through RL into the guard trace rather than into the amplifier. In this circuit, the voltage difference
between the guard trace and the input trace is only due to the op amp’s input offset voltage, which is
another reason to select an amplifier with low input offset voltage.
Figure 4.Using a Guard Trace to Reduce External Leakage

AC considerations
Although most precision photodiode applications tend to be low speed, we still need to make sure the
system’s AC performance is adequate for the application. The two main concerns here are the signal
bandwidth (or ‘closed loop’ bandwidth) and the noise bandwidth.

The closed loop bandwidth depends on the open loop bandwidth of the amplifier, the gain resistor, and
the total input capacitance. Photodiode input capacitance can vary widely from a few picofarads, for
high speed photodiodes, to a few thousand picofarads for very large area precision photodiodes.
However, adding capacitance on the input of an op amp causes it to become unstable unless you
compensate it by adding capacitance across the feedback resistor. The feedback capacitance limits the
closed loop bandwidth of the system. You can use Equation 1 to calculate the maximum possible closed
loop bandwidth that will result in a phase margin of 45 degrees.

𝑓𝑢
𝑓45 = √2𝜋∙𝑅 Equation 1
𝑓 ∙(𝐶 𝑖𝑛 +𝐶𝑀 +𝐶𝐷 )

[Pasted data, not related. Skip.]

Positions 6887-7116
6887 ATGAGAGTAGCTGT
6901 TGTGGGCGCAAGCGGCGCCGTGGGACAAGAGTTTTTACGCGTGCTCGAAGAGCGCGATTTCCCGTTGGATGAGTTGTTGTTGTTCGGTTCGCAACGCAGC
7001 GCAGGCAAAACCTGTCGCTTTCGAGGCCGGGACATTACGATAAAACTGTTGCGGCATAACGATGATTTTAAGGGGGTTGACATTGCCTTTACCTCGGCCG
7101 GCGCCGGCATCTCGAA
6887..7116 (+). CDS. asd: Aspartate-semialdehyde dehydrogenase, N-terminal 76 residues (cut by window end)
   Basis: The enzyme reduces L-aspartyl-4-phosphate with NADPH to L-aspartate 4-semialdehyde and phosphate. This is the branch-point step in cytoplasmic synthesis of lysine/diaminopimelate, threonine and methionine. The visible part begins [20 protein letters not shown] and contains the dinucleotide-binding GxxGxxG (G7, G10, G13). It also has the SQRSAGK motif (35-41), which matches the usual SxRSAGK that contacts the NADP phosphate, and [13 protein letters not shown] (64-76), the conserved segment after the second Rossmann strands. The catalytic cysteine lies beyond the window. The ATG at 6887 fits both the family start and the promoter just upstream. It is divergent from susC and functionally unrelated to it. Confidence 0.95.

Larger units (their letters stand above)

Where:
fu is the amplifier’s unity gain frequency.
Rf is the feedback resistor.
Cin is the input capacitance, which includes diode capacitance and any other parasitic capacitance on the
board, etc.
CM is the common mode capacitance of the op amp.
CD is the differential capacitance of the op amp.

For example, if you have an application with 15pF of photodiode capacitance and 1MΩ of
transimpedance gain, Equation 1 predicts you would need an amplifier with unity gain bandwidth of
about 95MHz to achieve a 1MHz signal bandwidth. This is with a 45° phase margin, which will cause
peaking during step changes in signal. You may want to reduce the peaking by designing for a 60° phase
margin or higher, which would require a faster amplifier. This is why parts like the ADA4817-1, with
20pA of maximum input bias current and a unity gain frequency of around 400MHz are a good fit for
high gain photodiode applications, even for moderate bandwidths.

The photodiode capacitance will dominate the total input capacitance in most systems, but some
applications may require extra care in selecting an op amp with very low input capacitance. To address
this issue, some op amps are available with special pinouts designed to reduce input capacitance. For
example, Figure 5 shows the ADA4817-1’s pinout, which routes the op amp output to a pin adjacent to